What’s there to Chew


Someone once truly said, ‘You are what you eat’.

This holds true even for your teeth.

There are some food items that will work for your teeth and then there are some that will work against your teeth. When you eat food that works against your teeth, you are not only feeding yourself but you are also feeding the bacteria and germs that cause tooth decay.

So, if you are at all picky about your food, then pick the good guys –

  • Cheese, milk and yogurt: All dairy products are proud carriers of loads of calcium. Calcium helps maintain teeth strength. So, it is very easy for anyone to understand how dairy products can do wonders for your teeth. Cheese, especially, is one of the best food items for your teeth. It is high on calcium and low on sugar. It contains casein, which is a protein that is particularly useful for fortifying tooth enamel. Cheese is also high in phosphate content, which helps balance pH levels in the mouth, which helps to preserve tooth enamel. Another great reason cheese is a friend to our teeth is that chewing it increases saliva production, which helps to wash away bacteria in the mouth. Milk, like cheese, also lowers the acid levels in the mouth, which helps fight tooth decay. Yogurt is packed with calcium and probiotics that protect you against cavities, gum disease and even bad breath.
  • Leafy greens: Leafy vegetables like spinach and lettuce are also high in calcium and contain folic acid, not to mention that they are loaded with loads of vitamins and minerals which are good for your body as well as your teeth.
  • Apples and pears: Eating apples or other hard fibrous fruits can help clean your teeth and increase salivation, which can neutralize the citric and malic acids left behind in your mouth. And while sugary apple juice may contribute to tooth decay, fresh apples are less likely to cause problems. This is because chewing the fibrous texture of apples stimulates your gums, further reducing cavity-causing bacteria and increasing saliva flow. Raw pears are good at neutralizing acids in your mouth that cause decay.
  • Meat and fatty fish: Meat and fatty fish contain most of what your teeth love. What’s more, since meat is dense, it is chewy and thus produces more saliva. Saliva is like your mouth’s first line of defense against bacteria and tooth cavities.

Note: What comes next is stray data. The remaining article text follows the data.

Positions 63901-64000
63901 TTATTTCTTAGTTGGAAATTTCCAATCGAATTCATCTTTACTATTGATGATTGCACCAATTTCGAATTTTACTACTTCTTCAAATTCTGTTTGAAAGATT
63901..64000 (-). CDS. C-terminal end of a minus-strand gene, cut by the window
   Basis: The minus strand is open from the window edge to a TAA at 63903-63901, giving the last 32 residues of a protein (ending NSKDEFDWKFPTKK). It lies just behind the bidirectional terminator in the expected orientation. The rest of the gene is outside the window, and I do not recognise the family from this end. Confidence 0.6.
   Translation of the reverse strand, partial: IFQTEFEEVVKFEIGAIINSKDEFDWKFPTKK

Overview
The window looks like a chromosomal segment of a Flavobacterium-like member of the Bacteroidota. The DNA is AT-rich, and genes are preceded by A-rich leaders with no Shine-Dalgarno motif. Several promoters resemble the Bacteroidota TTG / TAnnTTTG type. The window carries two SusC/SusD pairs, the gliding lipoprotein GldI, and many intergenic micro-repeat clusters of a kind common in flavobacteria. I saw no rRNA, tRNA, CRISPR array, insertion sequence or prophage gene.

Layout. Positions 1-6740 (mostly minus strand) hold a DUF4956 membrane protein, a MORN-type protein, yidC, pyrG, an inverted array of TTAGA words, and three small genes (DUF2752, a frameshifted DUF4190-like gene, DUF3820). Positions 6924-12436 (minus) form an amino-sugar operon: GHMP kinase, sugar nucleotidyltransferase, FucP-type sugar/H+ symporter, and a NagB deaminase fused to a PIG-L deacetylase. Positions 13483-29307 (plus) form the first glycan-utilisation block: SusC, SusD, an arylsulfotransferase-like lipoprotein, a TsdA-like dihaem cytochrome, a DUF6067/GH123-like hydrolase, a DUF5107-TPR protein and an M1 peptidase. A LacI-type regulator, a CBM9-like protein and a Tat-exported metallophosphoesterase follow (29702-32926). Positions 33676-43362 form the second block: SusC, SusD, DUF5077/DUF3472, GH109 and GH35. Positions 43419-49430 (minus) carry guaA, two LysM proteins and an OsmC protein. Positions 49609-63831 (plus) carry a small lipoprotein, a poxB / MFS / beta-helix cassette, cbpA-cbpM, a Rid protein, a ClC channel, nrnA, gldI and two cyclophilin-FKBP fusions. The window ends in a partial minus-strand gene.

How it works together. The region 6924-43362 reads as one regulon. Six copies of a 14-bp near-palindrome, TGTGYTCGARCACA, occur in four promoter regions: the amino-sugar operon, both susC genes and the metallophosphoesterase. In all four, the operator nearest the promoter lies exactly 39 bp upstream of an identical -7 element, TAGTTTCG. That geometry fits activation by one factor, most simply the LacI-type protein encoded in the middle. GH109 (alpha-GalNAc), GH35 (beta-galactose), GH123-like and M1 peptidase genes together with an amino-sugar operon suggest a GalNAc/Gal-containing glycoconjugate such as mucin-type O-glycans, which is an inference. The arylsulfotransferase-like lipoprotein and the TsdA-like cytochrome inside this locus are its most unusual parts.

• Nuts: Turns out, those almonds that your mom made you eat everyday not only help sharpen your brain, but also give a lot to your teeth. Nuts contain a lot of important elements including calcium and phosphorus. Peanuts are a great source of calcium and vitamin D and almonds offer a good amount of calcium. Cashews are known to stimulate saliva and walnuts contain everything from fiber, folic acid, iron, thiamine, magnesium, iron, niacin, vitamin E, vitamin B6, potassium and zinc.
  • Cranberries and raisins: Cranberries and raisins (of course, either sugar-free or fresh) are rich in polyphenols. Polyphenols are a category of chemicals that naturally occur in many of the foods and drinks we consume. They offer a variety of health benefits, including their role as antioxidants, which can combat cell damage, as well as their effects on reducing inflammation and helping to fight cancer.
  • Broccoli: Broccoli is your teeth’s bro! Quiet literally. It contains lots of Vitamin C and K, both important for your teeth’s good health.
  • Sweet Potatoes: These contain loads of Vitamin A. Vitamin A contributes to sustenance of mucus membranes and soft tissue of the gums. It also plays an important role in providing protein keratin, which is pertinent for the development of tooth enamel.
  • Garlic and Onions: Yes, garlic and onion wouldn’t be anybody’s first choice for a fresh breath, but they do contain antimicrobial properties that help fight tooth decay and infections, especially periodontal disease.
  • Whole grains: Whole wheat bread and pasta, brown rice, oatmeal and other whole grains are healthier choices as against simple carbohydrates that may stick to your teeth and make it harder to keep the teeth clean, because they have complex carbohydrates which give bacteria less digestible food for them to grow.

This list is obviously not exhaustive. There are so many other things you can eat that will do a lot of good for your teeth and general oral health. However, while what you eat definitely matters, when you eat also matters a lot. Timely food intake is just as important as proper food intake.

So just sit back, eat good food and let your mouth do all the work for you!

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